There was a time when the obvious choice for an affordable project car was a MK2 VW GTI. It was fun to drive, relatively quick for its time, and aftermarket tuning parts were not only plentiful but affordable. Building a MK2 today is a labor of love and a buster of bank accounts. There are still aftermarket parts available, but the factory replacement parts have become a genuine challenge to find. Pricing is the final blow that takes the MK2 out of consideration as an affordable, easy project. Enthusiasts have to decide between a rough car for a few thousand dollars that will quickly eat up anywhere from four to five times the original purchase price in bodywork alone, or buying a nice, clean car at the price of something newer, faster, and more financially sensible. The obvious answer is to look toward the MK2's younger, bigger, faster sibling, the 1999-2005 MK4 Golf, more specifically a GTI.
You may have heard some bad things about MK4s: window regulators that would leave your windows stuck in the door, usually during a rainstorm; ignition coils and MAF sensors that had a tendency to fail or even the more generic vacuum leak complaint. In the early days of the MK4, those were legitimate complaints. I think some were over-blown because of VW's notoriously bad dealer service centers, but believe me when I say, most of the big problems have been ironed out at this point—with the car, not the dealers. Now, a well-maintained GTI is just as reliable as any other car more than a decade old.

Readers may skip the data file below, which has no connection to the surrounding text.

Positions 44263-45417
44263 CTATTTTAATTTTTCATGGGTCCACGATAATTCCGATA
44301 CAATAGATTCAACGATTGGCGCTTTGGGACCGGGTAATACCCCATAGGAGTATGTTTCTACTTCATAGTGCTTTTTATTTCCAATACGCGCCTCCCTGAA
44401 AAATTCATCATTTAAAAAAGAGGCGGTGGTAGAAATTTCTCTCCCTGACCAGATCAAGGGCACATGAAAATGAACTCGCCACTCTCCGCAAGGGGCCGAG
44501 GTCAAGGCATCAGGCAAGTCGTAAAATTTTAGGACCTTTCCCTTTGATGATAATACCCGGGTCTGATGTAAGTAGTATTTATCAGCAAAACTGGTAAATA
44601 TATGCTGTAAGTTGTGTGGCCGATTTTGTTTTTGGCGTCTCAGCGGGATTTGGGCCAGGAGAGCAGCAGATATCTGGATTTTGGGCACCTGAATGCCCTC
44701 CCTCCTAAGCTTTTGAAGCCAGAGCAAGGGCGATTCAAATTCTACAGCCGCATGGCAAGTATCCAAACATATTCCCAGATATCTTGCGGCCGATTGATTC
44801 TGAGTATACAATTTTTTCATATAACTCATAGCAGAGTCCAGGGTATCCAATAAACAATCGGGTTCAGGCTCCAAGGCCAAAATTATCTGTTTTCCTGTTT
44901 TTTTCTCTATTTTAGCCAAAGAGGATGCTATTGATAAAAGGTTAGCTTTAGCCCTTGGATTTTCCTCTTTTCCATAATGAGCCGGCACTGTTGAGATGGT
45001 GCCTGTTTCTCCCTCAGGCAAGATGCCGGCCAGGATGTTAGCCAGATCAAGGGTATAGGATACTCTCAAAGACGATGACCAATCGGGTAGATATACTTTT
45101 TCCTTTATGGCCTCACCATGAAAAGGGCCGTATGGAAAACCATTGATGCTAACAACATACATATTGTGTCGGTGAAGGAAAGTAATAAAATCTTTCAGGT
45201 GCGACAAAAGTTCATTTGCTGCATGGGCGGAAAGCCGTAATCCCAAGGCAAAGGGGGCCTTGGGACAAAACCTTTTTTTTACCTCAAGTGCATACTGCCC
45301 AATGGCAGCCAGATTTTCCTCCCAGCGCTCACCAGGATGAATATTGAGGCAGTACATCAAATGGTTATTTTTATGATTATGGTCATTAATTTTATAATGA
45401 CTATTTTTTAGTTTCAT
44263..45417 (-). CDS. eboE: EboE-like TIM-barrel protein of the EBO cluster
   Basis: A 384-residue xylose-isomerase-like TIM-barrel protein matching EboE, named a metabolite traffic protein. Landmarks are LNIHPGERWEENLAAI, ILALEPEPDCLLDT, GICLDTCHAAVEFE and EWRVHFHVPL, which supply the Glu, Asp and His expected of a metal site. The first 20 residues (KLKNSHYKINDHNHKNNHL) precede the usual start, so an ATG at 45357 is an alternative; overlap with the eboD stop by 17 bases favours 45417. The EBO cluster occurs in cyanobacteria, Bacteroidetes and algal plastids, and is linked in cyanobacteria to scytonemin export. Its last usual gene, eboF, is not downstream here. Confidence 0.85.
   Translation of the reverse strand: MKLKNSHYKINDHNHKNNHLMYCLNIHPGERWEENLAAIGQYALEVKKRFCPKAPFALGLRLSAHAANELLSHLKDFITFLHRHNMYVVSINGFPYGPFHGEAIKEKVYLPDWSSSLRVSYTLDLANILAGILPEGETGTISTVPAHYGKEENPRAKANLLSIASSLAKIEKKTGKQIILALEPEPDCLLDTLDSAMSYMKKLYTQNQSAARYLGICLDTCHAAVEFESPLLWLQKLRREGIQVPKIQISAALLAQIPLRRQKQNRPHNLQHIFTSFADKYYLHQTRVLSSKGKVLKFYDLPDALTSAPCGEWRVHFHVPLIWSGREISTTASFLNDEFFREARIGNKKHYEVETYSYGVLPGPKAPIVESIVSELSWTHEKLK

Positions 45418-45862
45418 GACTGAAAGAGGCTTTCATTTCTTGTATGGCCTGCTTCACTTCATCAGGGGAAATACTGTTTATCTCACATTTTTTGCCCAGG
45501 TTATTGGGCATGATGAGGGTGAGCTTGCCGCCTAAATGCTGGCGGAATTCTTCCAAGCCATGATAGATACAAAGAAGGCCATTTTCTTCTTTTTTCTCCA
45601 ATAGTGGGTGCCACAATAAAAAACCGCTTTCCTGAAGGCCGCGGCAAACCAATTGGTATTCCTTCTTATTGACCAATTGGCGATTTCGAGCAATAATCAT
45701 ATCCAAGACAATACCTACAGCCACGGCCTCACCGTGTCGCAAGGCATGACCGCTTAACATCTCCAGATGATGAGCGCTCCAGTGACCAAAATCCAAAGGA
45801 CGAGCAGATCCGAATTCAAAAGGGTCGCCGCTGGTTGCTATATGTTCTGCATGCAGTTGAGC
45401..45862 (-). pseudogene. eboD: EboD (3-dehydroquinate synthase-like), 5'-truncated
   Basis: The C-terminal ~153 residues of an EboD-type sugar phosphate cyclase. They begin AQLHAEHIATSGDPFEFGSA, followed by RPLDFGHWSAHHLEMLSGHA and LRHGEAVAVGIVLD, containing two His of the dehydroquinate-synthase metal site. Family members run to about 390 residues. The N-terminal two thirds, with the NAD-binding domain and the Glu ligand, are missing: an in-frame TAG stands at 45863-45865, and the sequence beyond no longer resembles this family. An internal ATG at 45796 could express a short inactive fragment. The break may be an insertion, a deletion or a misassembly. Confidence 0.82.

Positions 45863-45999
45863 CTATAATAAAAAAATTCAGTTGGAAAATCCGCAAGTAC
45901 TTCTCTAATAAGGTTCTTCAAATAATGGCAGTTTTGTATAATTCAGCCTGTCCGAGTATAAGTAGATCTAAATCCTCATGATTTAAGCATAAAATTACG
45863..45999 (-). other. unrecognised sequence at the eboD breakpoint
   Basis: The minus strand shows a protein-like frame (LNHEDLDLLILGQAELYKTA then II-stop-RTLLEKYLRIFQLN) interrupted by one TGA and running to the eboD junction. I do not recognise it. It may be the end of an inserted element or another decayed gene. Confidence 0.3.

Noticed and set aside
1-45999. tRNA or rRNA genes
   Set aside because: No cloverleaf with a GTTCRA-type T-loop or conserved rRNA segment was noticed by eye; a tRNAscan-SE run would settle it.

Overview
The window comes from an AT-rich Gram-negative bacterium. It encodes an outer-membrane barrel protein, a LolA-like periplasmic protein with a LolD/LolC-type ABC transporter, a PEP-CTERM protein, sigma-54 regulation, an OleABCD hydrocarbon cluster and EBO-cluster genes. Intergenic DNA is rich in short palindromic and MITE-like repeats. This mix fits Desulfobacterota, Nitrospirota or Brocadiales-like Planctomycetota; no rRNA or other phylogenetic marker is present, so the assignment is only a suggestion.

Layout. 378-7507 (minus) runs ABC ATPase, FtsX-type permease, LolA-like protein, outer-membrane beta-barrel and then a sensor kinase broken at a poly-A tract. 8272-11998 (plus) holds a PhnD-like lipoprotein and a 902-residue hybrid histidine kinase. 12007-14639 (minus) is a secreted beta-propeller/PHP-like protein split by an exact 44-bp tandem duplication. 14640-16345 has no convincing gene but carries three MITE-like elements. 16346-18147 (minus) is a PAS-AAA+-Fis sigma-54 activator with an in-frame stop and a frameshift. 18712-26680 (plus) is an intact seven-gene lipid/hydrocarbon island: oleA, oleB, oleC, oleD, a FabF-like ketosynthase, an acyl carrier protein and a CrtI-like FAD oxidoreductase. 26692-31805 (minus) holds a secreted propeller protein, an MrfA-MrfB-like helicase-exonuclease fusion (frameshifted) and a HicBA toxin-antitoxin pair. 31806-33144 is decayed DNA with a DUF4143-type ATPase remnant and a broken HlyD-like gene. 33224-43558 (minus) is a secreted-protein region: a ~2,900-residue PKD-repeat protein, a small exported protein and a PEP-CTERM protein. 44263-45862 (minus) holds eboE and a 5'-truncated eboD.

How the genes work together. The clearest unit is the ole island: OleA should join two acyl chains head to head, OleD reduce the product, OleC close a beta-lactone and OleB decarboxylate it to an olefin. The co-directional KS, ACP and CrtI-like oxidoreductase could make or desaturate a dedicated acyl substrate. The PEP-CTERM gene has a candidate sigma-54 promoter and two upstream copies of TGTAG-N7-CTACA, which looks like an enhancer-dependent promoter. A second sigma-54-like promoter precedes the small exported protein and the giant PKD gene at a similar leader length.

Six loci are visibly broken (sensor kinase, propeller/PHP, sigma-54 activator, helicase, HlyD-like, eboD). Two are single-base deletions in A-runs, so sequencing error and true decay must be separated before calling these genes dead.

We are starting this project with the intention of demonstrating the potential in the MK4 GTI to be a relatively straightforward project for either younger enthusiasts looking at building their first car or even a more experienced enthusiast looking for an affordable weekend toy. We won't be building a 700hp track car nor will it be an air-suspension equipped, giant-stereo-filling-the-trunk show car. Instead, we will combine some of the best modern technology along with some retro touches you might expect in that dream MK2 project. All the while trying to keep an eye on the budget and the car's usability for hauling kids, groceries, furniture, whatever; it's still a GTI after all.
What you see here is a 2004 MK4 GTI 1.8t with cloth interior, sunroof, and roughly 125,000 miles on the odometer. It has a five-speed manual, but the car started life with the tiptronic automatic (more on that later). It has some existing modifications and already received a couple of quick things from us, in order to get the project rolling.
The 1.8t that debuted in the MK4 was a real revelation for VW enthusiasts. Suddenly, bolt-on tuning products could easily net gains that were unimaginable in the naturally aspirated days. Software alone could get you 30 hp or more. This car, being built after 2002, has an AWP 1.8t, which was rated at 180 hp from the factory and used a K03 Sport Turbo. The Sport Turbo was slightly larger than the original K03 used on earlier 150hp cars and allowed for greater tuning potential. If you can, I would suggest buying the newest MK4 possible for starting your own project. It is worth noting that both the 337 and Anniversary Edition GTIs were equipped with a six-speed manual transmission, and while those cars do command a premium, the extra gear and stronger transmission might be worth the higher price of admission.